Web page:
One of the best ways to protect the safety of your personal information is by reducing your attack surface. This means limiting the amount of information you share – or the private details that are exposed to possible attacks – and paying close attention to how your personal details are managed.
However, websites and online services aren’t the only ones collecting and using your information. According to recent studies, employers are among the primary targets for cyberattacks for one specific reason: employers store a lot of information about their employees.
Understanding the Risks
There have been many cases where employee data and personal details were leaked, the most famous one being WeWork’s recent data breach. The company stores thousands of user and employee data sets, and those data sets ended up in the wrong hands because of an information security mishandling.
Regus, a direct competitor of WeWork, suffered from the same fate. The company that owns Regus, IWG, recently also leaked its employee data. Over 900 employees had their personal details published online as a result of a mistake during an internal sales review.
IWG’s case was even more alarming because the data was not stolen by attackers. Instead, a survey company conducting the sales review accidentally made the Trello board on which sales employee details were collected public. Google and other search engines indexed the public board.
The rest is history from there. Once the data is out in the open, it is virtually impossible to make those details private again. Reposting of personal data on online forums, use of those personal details for various purposes, and even search engine cache and history make maintaining privacy impossible.
There are countless other cases that ended with employee data being made public online. To avoid falling victim to a similar data breach and mishandling, you have to first understand the risks you face when your employer collects your data.
- Data mishandling is not uncommon, especially when there are no standardized procedures in place. When data is mishandled, the risk of that data reaching a public space online becomes significantly higher.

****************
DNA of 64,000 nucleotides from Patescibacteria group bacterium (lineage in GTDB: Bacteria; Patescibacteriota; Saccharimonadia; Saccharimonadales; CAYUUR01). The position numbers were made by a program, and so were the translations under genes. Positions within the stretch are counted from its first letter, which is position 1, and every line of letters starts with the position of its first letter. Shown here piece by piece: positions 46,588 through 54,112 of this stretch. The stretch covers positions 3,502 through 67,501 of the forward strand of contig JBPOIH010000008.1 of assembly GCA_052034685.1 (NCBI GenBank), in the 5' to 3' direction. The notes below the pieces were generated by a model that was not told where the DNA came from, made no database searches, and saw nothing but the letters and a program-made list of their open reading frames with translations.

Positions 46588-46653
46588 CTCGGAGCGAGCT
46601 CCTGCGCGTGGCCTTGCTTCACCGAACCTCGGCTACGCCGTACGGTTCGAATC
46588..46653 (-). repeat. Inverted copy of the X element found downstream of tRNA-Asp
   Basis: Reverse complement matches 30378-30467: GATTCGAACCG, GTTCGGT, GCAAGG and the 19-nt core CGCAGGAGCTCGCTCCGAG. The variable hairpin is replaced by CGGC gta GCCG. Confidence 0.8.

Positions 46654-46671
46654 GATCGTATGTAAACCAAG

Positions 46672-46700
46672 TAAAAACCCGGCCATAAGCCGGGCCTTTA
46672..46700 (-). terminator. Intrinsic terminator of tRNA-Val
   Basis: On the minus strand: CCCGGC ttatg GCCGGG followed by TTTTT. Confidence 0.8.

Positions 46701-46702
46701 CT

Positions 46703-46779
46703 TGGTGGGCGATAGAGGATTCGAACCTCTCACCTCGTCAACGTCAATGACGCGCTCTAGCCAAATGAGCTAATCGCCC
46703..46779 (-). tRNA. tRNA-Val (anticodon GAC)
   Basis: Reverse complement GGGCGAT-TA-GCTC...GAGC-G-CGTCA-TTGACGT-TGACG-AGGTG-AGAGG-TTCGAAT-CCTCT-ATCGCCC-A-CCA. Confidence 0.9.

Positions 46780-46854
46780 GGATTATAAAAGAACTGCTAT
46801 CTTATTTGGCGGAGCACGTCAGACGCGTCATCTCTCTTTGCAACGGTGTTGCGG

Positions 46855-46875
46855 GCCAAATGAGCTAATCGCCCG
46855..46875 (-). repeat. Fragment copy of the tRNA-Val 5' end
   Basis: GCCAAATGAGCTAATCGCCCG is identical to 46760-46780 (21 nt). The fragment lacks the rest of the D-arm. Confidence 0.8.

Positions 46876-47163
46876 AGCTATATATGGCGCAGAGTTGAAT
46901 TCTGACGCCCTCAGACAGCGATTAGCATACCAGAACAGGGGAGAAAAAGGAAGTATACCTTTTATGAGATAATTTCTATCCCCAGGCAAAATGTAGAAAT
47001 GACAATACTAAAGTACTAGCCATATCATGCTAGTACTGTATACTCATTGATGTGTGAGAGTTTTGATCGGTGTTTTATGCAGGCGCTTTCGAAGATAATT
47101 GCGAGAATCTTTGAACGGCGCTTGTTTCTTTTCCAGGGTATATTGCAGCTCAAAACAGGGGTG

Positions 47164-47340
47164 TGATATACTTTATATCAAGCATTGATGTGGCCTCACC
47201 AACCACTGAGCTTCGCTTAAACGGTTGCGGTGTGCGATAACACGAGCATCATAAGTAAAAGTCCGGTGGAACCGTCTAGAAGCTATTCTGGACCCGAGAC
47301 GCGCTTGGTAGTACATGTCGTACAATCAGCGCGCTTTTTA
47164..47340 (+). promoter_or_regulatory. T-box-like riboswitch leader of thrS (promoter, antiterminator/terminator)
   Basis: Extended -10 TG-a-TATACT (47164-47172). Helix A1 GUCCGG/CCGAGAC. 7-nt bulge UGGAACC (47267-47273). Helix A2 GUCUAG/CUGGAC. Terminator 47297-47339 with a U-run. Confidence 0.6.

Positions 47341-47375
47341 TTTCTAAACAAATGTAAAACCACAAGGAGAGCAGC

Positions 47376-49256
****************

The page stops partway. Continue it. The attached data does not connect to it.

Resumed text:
- Employers tend to collect more data than they need, especially when employees are not fully aware of the data being collected. You have to take a more active stance in understanding what personal details are being stored by your employer.
- Data collection and processing methods vary from employer to employer. Some utilize a secure network for managing employee data. Others simply rely on a public Google Sheet document, which causes more harm than good.
If you think data breaches can only happen in specific situations, think again. Everyone, from small businesses to large companies like Facebook, are targets and can make mistakes in handling employee data; Facebook, in particular, has made mistakes a couple of times in the past.
So, what does this mean to you as an employee? Instead of relying on your employer to protect your data, you have to be more proactive in ensuring your privacy and data security. As a matter of fact, you have every right to take a more active stance in this matter. Employers must respect data privacy regulations even more than web service providers.
In some countries, regulations governing specific industries are even stricter, giving you more bargaining power in managing data security and privacy. You have the right to ask for sufficient data protection if your employer is collecting and storing data about you.
Sufficient data protection comes in different forms. Proper access control management is the most basic one. You have the right to decide who gets to access your personal details. Anyone outside the HR or accounting departments must only have limited access on a case-by-case basis; unless it is absolutely necessary, you can ask your data to be kept private.
The same is true with data storage and transmissions. Having details about where you live and how much you make stored in a Google Sheet document is a big no. You want sensitive files such as employee details to be sufficiently encrypted, hashed and stored on a secure server. Even backup routines must be maintained with utmost care.
Lastly, make sure you have the ability to audit the information being stored, especially information that relates to your status as an employee. At the end of the day, the way to limit your attack surface is by making sure that your personal details are not being misused and mishandled by your current employer.
It is true that employers pose a huge data privacy risk, almost as big as social networks and web services. There is no such thing as being too careful when it comes to maintaining the security of your personal data.